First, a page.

End of Day Update:
Stocks slipped for a fifth consecutive day as overseas concerns dominated financial headlines. After three years of currency manipulation, Switzerland gave up and let the franc float. It exploded higher, catching many traders and institutions off guard.
While this move won’t have much of an impact on US earnings, it affects the financial system. Traders who have margin calls in one asset class, raise capital by selling other assets, often those showing the biggest gains. That means we could see some liquidation pressure on US equities. But bigger than just margin calls, this also affects sentiment.
We went from all-time highs a few weeks ago, to obsessing over the half-empty side of the glass. Since every dip has been a buying opportunity, many owners are complacent and not worried about headline noise. The market bounced before and they assume it will bounce again. That’s why we haven’t seen huge waves of selling yet. It also means there are a lot of potential sellers still hiding in the market.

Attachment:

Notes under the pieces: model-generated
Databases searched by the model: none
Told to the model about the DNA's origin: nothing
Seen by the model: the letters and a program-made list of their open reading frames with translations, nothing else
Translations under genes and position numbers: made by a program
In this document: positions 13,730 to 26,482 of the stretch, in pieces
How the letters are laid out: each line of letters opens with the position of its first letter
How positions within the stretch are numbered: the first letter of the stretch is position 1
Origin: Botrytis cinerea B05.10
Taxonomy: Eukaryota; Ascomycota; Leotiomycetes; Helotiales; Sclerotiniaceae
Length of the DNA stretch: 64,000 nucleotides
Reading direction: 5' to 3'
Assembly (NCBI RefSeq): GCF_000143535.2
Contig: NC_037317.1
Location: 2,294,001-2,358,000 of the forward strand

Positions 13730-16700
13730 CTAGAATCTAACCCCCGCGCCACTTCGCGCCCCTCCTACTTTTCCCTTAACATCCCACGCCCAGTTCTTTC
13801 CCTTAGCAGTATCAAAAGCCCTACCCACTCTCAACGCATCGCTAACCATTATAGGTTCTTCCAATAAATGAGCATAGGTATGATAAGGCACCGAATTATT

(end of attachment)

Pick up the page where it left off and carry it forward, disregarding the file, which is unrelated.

Currently overnight futures are down nearly a percent. If this weakness holds to the open, that puts us near December’s lows. Break that and previously confident owners will start getting nervous. Not far below is the 200dma. Undercutting both of these key levels would trigger a large wave of selling and finally form a capitulation bottom. And that is the bullish scenario. Things get ugly if we crash through 1,950 without finding a bottom. That’s when panic selling takes over and we retest October’s lows.
Jani Ziedins (pronounced Ya-nee) is a full-time investor and writer who has successfully traded stocks and options for more than a decade. He earned a B.S. in Mechanical Engineering from the Colorado School of Mines and an MBA and M.S. Marketing from the University of Colorado Denver. His prior professional experience includes manufacturing engineering at Fortune 500 companies, structural engineering, small business consultant, collegiate instructor, and managing investment real estate. He is now fortunate enough to trade full-time from home, affording him the luxury of spending extra time with his wife and two young children.